The U.S. Army and Hawaiian Electric Company broke ground Aug. 22 on a new 50-MW power plant that will strengthen Oahu’s electric grid, make it more reliable, and improve the integration of renewable energy resources, such as solar and wind power.
The project will be constructed on approximately eight acres of land at Schofield Barracks that the Army is leasing to Hawaiian Electric. The utility did not release any cost information in its Aug. 22 news release.
The plant will be developed, owned, and operated by Hawaiian Electric. It will run on a mixture of biofuels and conventional fuels and is expected to be operational by spring 2018.
The energy generated by the plant will feed into the island’s electric grid and serve all customers on Oahu. In the event of an emergency, it will be able to isolate itself to Army bases, if necessary, to provide reliable power to the Army’s facilities in Central Oahu, including Schofield Barracks, Wheeler Army Airfield, and Field Station Kunia.
The Schofield plant will strengthen the Oahu grid and make it better prepared for emergencies. It will be the only power plant on the island located inland, away from any coastal impacts from storms or tsunami, and will be well protected on a secure Army base.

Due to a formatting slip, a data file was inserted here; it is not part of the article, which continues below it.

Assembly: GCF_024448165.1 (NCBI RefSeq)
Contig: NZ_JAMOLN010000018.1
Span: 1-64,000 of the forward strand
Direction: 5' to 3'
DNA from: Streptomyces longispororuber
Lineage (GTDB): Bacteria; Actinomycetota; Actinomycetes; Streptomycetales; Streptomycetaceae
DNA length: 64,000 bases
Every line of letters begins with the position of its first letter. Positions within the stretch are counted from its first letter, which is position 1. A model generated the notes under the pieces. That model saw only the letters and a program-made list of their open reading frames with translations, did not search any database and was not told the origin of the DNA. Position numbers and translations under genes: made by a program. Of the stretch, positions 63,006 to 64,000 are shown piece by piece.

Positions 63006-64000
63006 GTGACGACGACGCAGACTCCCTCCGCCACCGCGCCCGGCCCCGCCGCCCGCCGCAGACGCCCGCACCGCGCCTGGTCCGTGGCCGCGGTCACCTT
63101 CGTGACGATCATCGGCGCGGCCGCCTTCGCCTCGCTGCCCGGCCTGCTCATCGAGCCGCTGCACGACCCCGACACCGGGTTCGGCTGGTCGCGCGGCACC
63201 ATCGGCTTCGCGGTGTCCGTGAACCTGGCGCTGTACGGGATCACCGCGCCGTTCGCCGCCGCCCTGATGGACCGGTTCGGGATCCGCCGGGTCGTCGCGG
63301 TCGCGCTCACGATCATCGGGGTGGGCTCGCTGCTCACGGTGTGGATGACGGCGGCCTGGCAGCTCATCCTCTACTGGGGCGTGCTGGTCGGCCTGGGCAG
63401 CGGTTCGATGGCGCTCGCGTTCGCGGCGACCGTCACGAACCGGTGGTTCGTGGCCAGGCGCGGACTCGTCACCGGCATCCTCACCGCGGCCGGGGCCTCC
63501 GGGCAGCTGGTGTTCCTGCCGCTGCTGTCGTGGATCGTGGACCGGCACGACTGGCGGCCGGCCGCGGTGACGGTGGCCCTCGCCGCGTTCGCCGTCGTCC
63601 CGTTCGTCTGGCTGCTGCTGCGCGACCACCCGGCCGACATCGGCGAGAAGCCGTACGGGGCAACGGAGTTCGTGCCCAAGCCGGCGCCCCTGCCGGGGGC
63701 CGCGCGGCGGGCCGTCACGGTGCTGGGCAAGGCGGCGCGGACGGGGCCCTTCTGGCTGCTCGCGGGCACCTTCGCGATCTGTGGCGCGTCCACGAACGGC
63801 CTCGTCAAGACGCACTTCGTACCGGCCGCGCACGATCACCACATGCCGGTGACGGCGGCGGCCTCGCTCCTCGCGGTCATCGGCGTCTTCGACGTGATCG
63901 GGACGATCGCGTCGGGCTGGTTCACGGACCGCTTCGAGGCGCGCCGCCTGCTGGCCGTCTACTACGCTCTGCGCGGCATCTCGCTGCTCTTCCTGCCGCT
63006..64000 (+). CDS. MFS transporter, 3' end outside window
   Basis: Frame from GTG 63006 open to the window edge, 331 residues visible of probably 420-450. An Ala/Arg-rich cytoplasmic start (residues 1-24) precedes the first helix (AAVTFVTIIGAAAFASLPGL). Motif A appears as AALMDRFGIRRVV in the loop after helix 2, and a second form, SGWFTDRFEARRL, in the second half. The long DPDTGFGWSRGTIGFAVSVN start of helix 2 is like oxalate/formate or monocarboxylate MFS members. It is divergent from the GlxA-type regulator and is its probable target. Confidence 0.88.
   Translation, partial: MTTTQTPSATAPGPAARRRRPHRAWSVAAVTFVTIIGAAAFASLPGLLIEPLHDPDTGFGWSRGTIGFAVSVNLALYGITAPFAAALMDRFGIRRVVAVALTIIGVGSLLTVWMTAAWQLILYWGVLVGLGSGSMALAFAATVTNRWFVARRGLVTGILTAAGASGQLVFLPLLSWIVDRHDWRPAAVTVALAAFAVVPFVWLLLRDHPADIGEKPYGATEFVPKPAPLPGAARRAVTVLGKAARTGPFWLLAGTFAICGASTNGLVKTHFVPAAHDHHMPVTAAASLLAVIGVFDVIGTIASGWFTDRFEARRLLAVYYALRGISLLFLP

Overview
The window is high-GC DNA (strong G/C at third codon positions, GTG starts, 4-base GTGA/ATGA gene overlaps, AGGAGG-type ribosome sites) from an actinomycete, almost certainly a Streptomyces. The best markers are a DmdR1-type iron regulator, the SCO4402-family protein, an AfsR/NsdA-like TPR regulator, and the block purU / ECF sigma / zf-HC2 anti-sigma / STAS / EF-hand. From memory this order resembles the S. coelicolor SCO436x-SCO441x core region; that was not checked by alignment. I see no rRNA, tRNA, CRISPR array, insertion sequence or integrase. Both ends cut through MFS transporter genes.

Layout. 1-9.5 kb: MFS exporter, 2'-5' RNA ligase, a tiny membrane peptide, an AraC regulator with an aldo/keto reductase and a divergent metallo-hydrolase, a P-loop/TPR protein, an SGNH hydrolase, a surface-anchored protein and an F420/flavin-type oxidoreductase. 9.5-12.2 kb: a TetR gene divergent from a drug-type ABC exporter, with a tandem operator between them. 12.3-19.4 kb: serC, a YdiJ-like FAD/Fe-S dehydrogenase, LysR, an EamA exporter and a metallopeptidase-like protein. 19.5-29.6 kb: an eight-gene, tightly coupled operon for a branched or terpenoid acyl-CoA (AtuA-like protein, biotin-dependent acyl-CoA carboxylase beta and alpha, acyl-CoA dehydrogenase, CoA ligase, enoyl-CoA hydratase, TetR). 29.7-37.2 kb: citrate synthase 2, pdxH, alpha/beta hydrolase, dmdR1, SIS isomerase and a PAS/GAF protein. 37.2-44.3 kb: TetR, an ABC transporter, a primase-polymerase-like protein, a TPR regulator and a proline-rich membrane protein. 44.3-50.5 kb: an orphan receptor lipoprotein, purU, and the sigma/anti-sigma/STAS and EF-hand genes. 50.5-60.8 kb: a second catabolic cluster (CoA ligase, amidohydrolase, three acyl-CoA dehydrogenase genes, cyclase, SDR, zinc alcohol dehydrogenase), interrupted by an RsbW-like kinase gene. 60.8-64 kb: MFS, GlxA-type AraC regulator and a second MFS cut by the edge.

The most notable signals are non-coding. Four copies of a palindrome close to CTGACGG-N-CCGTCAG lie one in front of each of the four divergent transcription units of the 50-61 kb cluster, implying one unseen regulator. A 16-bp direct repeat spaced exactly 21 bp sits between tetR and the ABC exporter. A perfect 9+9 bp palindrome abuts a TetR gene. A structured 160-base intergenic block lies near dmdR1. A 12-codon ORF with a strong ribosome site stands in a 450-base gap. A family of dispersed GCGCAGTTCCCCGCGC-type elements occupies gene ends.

“We appreciate the Army’s commitment to renewable energy and to our island community. By working together, we are taking another step towards a more secure and renewable energy future for Hawaii,” said Alan Oshima, Hawaiian Electric president and CEO.
“Secure and reliable access to power mitigates risk and allows the Army here in Hawaii to carry out critical missions and support surrounding communities,” said Honorable Katherine Hammack, assistant secretary of the Army for Installations, Energy and Environment. “This proposed project is a key contributor to Army readiness and resiliency.”
The plant will feature modern, flexible and efficient generators that will complement increasing levels of solar and wind power on the Oahu grid. The generators will be capable of quickly starting up, shutting down, or changing their output in response to sudden changes in solar and wind energy resources, which provide varying levels of energy depending on weather, time of day, cloud cover, and other factors.
The Hawaiian Electric Cos are national leaders in the integration of renewable energy on their island grids, using renewables to generate more than 23 percent of their electricity in 2015. Hawaii plans to go virtually 100% renewable by 2045.